The Dawn of Robotic Telescopes


  • Dr Juan Hernandez Santisteban

School of Physics and Astronomy

Astronomers often must travel to far-away places — high up in mountains and volcanoes — for a few days to take images of the night sky. While an amazing experience which produces new insights of our cosmos, this ‘traditional’ way of obtaining data increases the carbon footprint of astronomy researchers.

How can we make our observations sustainable? Slowly but surely, the field is moving towards adapting old telescopes into – or building new – robotic telescopes. At the University of St Andrews, we use the global network of robotic telescopes (at Las Cumbres Observatory) to study supermassive black holes. This ‘new’ wave of robotic telescopes reduces the carbon footprint of astronomers worldwide and sets the new standard for future astronomical facilities.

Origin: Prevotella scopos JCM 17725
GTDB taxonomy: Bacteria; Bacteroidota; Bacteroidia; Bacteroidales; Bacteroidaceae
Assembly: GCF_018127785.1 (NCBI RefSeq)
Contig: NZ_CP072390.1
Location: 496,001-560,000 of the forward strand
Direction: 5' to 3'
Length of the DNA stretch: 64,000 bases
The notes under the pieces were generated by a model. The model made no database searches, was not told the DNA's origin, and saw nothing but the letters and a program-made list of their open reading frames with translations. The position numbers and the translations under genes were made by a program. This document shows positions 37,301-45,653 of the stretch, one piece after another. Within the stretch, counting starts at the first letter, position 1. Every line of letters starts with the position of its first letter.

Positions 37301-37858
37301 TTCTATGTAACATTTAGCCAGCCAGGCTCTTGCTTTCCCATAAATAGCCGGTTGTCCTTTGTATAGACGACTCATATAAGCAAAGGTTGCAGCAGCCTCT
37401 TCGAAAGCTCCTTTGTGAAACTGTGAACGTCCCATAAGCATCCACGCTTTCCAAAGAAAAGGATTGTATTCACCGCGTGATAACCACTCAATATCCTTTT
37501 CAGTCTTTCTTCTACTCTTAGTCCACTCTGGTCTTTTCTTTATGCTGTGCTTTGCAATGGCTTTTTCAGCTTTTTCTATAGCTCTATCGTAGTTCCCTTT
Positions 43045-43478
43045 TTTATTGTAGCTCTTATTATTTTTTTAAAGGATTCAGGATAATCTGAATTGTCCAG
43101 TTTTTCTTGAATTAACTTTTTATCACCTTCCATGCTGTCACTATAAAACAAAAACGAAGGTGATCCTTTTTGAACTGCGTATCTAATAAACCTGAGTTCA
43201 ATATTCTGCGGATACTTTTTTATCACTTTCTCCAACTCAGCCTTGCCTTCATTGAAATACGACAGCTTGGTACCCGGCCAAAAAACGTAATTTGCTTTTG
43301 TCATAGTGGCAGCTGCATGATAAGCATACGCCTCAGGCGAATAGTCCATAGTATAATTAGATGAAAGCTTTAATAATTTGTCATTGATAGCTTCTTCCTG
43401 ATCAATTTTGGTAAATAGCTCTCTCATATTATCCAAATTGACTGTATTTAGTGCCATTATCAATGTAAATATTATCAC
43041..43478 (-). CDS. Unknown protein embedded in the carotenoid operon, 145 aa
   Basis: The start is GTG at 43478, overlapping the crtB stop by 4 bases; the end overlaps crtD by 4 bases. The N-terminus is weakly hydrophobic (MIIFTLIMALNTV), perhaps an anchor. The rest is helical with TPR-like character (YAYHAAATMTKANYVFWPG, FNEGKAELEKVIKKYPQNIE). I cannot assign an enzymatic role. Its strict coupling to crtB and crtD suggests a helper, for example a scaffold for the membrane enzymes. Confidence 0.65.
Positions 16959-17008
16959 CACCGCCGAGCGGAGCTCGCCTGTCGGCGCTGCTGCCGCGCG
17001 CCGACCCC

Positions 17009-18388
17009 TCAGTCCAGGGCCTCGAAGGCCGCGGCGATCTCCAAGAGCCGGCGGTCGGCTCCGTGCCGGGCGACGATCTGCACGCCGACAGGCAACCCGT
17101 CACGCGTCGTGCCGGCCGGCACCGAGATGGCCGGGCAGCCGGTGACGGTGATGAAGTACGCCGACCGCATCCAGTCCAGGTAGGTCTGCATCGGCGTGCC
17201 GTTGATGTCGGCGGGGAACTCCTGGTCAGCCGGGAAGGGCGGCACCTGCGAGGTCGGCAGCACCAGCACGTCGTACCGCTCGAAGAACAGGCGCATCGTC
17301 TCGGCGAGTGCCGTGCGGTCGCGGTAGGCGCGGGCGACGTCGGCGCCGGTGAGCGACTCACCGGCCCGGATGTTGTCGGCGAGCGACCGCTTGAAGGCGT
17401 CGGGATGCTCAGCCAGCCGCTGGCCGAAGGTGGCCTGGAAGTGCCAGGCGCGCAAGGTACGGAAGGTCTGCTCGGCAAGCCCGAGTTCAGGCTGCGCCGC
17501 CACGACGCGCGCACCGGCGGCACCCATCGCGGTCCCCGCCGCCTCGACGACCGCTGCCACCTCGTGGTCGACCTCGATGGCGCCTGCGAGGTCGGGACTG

The image shows the sunset at La Palma in the Canary Islands. I took the photograph during my last trip to an observatory to collect data directly from the telescope. Since then, I have switched to using only robotic telescopes to gather all my images. This not only allows for interesting experiments but also helps reduce the carbon footprint of astronomers worldwide.

Photography: Juan Hernandez Santisteban